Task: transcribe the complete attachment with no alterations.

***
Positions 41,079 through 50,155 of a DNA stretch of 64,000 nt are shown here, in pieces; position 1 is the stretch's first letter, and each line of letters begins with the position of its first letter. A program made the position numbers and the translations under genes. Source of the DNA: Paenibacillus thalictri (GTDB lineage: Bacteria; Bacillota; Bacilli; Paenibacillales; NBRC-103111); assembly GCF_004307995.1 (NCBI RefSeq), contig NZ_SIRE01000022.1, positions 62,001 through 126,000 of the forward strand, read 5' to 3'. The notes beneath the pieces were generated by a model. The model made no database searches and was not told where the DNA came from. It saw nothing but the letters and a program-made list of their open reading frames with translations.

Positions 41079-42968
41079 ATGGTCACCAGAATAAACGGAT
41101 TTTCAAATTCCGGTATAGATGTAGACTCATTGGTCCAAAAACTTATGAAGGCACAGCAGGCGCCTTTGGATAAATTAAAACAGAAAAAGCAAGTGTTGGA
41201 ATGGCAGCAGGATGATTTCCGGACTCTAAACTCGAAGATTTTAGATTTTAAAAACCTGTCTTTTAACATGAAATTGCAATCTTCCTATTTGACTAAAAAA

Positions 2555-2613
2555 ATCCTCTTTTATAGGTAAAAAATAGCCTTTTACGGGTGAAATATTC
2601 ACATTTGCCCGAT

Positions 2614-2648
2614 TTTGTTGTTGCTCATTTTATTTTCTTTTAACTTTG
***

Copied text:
Positions 41,079 through 50,155 of a DNA stretch of 64,000 nt are shown here, in pieces; position 1 is the stretch's first letter, and each line of letters begins with the position of its first letter. A program made the position numbers and the translations under genes. Source of the DNA: Paenibacillus thalictri (GTDB lineage: Bacteria; Bacillota; Bacilli; Paenibacillales; NBRC-103111); assembly GCF_004307995.1 (NCBI RefSeq), contig NZ_SIRE01000022.1, positions 62,001 through 126,000 of the forward strand, read 5' to 3'. The notes beneath the pieces were generated by a model. The model made no database searches and was not told where the DNA came from. It saw nothing but the letters and a program-made list of their open reading frames with translations.

Positions 41079-42968
41079 ATGGTCACCAGAATAAACGGAT
41101 TTTCAAATTCCGGTATAGATGTAGACTCATTGGTCCAAAAACTTATGAAGGCACAGCAGGCGCCTTTGGATAAATTAAAACAGAAAAAGCAAGTGTTGGA
41201 ATGGCAGCAGGATGATTTCCGGACTCTAAACTCGAAGATTTTAGATTTTAAAAACCTGTCTTTTAACATGAAATTGCAATCTTCCTATTTGACTAAAAAA

Positions 2555-2613
2555 ATCCTCTTTTATAGGTAAAAAATAGCCTTTTACGGGTGAAATATTC
2601 ACATTTGCCCGAT

Positions 2614-2648
2614 TTTGTTGTTGCTCATTTTATTTTCTTTTAACTTTG